Notre Dame searching for confidence in backup quarterback options
The luxury of having a third-year starting quarterback under the current circumstances wasn’t lost on Notre Dame offensive coordinator Tommy Rees.
Graduate student Ian Book has made navigating an offseason completely transformed by the coronavirus pandemic a little bit easier as Rees prepared for his first season calling plays for the Irish. Rees knew he could rely on Book as a leader.
“Not just this scenario, there’s a lot of scenarios that you would face where you’d want Ian to be the guy leading your team,” Rees said. “He has the respect of all of his teammates — offensively and defensively. When he wants to say something, they’re going to listen.
“He knows me and knows my expectations, which have been important with building the relationship with the rest of the offense. He’s a good sounding board that way.”
So while continuing to push Book to maximize his potential, Rees has been able to focus on making sure he has a No. 2 quarterback ready to go. With the offseason departure of junior Phil Jurkovec to Boston College, the Irish were left with just two more scholarship quarterbacks: sophomore Brendon Clark and freshman Drew Pyne.
The college experience for that duo is limited, with Clark — a former three-star recruit — playing in three blowout victories last season. To his credit, Clark completed his one pass attempt for a 22-yard touchdown to wide receiver Braden Lenzy in the 66-14 win over New Mexico.
But thanks to the pandemic, Clark has as many spring practices under his belt as he has career completions. Pyne, who enrolled early, joined the Irish ranked as a four-star recruit and the No. 7 pro-style quarterback by Rivals. Both were on the field of the Irish Indoor Athletics Center for Notre Dame’s lone spring practice in March.
How can Rees prepare them to be the No. 2 quarterback with so few practice reps?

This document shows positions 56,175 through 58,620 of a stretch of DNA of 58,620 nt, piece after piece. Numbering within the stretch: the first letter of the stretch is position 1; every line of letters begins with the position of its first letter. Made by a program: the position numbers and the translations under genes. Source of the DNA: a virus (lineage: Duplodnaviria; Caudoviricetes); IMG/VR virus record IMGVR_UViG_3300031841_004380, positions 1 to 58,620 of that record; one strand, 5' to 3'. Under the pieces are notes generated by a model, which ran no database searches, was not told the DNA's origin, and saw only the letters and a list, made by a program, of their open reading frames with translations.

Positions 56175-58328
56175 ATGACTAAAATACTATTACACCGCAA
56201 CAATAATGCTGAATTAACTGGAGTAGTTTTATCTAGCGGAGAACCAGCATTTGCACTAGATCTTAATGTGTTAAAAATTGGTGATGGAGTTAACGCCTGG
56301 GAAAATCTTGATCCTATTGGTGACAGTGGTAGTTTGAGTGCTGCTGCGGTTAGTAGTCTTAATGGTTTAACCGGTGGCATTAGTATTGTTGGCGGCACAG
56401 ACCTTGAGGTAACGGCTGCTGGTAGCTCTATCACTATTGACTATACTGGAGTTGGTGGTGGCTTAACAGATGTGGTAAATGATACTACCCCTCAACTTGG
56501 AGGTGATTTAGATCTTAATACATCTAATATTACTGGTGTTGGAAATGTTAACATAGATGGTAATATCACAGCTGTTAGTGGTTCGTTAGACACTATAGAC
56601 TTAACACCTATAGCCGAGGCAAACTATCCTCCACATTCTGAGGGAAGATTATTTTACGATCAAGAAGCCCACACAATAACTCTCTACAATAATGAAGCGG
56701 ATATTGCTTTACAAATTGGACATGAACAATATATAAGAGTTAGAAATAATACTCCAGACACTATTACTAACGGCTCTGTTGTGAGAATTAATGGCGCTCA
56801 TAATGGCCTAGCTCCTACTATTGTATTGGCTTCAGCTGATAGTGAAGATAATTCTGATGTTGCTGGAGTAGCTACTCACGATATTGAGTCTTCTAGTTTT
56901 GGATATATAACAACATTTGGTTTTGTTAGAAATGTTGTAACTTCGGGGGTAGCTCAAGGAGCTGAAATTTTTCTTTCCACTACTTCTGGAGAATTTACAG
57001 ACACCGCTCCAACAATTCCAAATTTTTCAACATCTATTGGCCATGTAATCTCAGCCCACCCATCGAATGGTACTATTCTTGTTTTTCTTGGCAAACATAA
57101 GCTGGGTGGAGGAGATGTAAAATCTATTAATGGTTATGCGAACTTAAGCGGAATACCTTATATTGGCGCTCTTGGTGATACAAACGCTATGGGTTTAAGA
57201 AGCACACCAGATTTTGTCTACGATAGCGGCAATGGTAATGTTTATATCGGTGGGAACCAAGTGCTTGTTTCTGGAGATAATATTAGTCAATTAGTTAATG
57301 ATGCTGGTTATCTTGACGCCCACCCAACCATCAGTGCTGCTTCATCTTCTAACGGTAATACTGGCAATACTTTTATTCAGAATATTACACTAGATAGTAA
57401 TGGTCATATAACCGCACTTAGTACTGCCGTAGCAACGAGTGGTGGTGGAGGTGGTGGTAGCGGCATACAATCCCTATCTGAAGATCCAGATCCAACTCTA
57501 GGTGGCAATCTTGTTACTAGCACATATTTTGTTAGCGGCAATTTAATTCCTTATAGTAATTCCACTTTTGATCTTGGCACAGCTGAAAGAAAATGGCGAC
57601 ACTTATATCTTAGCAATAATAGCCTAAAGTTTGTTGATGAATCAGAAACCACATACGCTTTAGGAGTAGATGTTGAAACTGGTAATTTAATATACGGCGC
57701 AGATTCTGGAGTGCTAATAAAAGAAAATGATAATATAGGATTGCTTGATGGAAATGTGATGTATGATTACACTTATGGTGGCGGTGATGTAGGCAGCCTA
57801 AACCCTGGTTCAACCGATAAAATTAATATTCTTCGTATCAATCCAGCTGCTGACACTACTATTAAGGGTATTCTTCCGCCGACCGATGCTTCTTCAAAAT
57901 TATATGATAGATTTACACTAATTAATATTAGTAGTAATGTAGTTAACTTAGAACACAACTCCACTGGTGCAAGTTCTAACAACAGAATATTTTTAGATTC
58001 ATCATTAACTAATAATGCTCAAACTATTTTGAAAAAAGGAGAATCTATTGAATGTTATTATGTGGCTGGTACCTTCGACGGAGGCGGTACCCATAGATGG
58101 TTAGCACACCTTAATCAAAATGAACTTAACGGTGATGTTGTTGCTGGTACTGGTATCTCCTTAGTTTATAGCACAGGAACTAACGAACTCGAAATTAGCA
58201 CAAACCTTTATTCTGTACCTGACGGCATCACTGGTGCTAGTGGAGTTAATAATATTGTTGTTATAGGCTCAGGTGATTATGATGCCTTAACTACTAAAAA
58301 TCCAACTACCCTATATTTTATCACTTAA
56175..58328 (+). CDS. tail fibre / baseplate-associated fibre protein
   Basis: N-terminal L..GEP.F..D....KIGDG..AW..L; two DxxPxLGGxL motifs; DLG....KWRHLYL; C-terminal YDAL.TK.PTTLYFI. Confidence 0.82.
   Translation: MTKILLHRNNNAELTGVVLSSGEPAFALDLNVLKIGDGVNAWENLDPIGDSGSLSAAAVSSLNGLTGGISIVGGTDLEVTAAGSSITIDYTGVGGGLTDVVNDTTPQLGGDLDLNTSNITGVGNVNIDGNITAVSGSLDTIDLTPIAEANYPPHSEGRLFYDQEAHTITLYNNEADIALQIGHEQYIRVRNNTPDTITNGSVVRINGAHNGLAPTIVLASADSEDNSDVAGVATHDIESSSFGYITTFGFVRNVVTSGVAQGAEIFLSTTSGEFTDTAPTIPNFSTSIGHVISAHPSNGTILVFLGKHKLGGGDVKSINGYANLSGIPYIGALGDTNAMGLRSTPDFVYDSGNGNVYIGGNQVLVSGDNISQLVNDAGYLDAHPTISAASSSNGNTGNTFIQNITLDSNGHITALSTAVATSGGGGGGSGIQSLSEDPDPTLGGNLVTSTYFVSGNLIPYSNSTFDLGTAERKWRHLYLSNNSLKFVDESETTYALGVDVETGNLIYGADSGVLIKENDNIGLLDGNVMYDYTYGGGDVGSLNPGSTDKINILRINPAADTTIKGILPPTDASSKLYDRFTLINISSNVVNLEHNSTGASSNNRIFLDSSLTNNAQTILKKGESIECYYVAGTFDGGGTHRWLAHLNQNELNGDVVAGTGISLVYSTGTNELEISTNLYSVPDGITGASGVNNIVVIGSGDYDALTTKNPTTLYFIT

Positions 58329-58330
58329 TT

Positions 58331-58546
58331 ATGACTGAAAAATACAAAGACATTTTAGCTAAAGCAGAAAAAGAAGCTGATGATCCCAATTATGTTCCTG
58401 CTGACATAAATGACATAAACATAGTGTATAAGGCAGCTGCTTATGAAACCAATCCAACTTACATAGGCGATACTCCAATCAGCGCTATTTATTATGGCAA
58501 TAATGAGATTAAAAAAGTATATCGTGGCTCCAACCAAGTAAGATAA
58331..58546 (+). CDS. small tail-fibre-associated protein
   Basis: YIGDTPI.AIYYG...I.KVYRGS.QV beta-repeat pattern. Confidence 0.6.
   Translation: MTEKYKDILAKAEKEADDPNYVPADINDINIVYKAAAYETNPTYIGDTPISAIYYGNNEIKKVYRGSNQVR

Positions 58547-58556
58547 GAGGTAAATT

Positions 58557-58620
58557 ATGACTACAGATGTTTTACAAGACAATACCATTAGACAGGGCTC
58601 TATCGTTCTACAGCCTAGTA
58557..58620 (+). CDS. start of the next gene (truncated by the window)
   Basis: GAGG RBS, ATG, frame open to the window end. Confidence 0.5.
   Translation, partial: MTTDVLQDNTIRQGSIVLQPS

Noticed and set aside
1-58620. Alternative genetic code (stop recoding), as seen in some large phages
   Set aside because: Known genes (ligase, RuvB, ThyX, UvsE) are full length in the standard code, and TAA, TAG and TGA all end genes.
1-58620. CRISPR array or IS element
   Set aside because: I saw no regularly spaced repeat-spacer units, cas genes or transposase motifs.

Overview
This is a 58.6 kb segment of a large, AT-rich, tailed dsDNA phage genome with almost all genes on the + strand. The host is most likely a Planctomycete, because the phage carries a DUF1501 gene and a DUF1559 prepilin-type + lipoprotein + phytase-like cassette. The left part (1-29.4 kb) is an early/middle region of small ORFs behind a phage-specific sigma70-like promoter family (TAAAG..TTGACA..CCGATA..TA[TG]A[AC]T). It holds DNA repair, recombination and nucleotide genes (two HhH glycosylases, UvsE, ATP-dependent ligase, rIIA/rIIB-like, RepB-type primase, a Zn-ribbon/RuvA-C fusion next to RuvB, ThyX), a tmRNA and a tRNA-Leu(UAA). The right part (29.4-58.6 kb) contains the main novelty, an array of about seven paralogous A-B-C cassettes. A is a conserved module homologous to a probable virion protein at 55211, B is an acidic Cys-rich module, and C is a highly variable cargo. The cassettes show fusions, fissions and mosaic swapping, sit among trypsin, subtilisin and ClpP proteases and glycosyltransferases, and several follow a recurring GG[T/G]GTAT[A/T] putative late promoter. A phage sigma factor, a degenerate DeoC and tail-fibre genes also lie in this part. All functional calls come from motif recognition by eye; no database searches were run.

“That’s probably the area I’ve put a lot of my focus — to get those two up to speed,” Rees said. “Ian and I have talked about it, and we’ve all talked about it. It’s an unfortunate deal. They couldn’t get reps. But they’ve learned the offense deeper and better than they probably would have in a normal offseason. So that’s a plus.”
Without live action, the learning for Clark and Pyne has been more theoretical than practical. Rees tried to find ways to put them under mental pressure to simulate in-game reactions. Preseason camp will be an important measuring stick to put what they’ve learned to use.
“I want to throw things at them where they have to visualize it and now react,” Rees said. “We’ve done a lot of that where it’s virtual, but I’m trying to give it as much of a visual as I can. They have to see it without seeing it.
“I want them to be able to visualize it and say, ‘OK, this is what I’m seeing. If I close my eyes, I can picture it and this is how I’m reacting.’ They’ve done a great job. I’m as confident in our group right now as I’ve been.”
Though Clark was on campus seven months before Pyne, he spent much of his freshman season on the scout team. He was named Offensive Scout Team Player of the Year for his efforts, but that limited the amount of time he spent actually operating Notre Dame’s offense.
Rees liked what he saw from Clark in his three game experiences against New Mexico, Bowling Green and Iowa State. It may be enough to give him a leg up in the competition for backup quarterback. In a season when every player’s availability will be crucial, the backup’s quarterback’s readiness will be vital.
“The operation of the offense was really pretty smooth for a guy that wasn’t with us all the time, was on scout team and had a very limited number of plays,” Rees said of Clark. “In terms of operationally and the smoothness of it, it was pretty sharp. That gives me some optimism there.”
In a perfect world, Rees doesn’t have to call on either, as Book stays healthy and raises his game in his final year with the Irish. Last season, Book saw his passing efficiency (149.14) and completion percentage (60.2) drop from 2018 (153.97 and 68.2, respectively).
Book has completed 500 passes in his Notre Dame career for 6,118 yards and 57 touchdowns with 17 interceptions. Despite all the experience, there’s still room for improvement.
An unprecedented offseason won’t be an excuse for a lack of progression.
“Ian’s held to the same standard,” Rees said. “Operationally, how’s he moving the team? Is he making good decisions? That goes for everyone in the room.”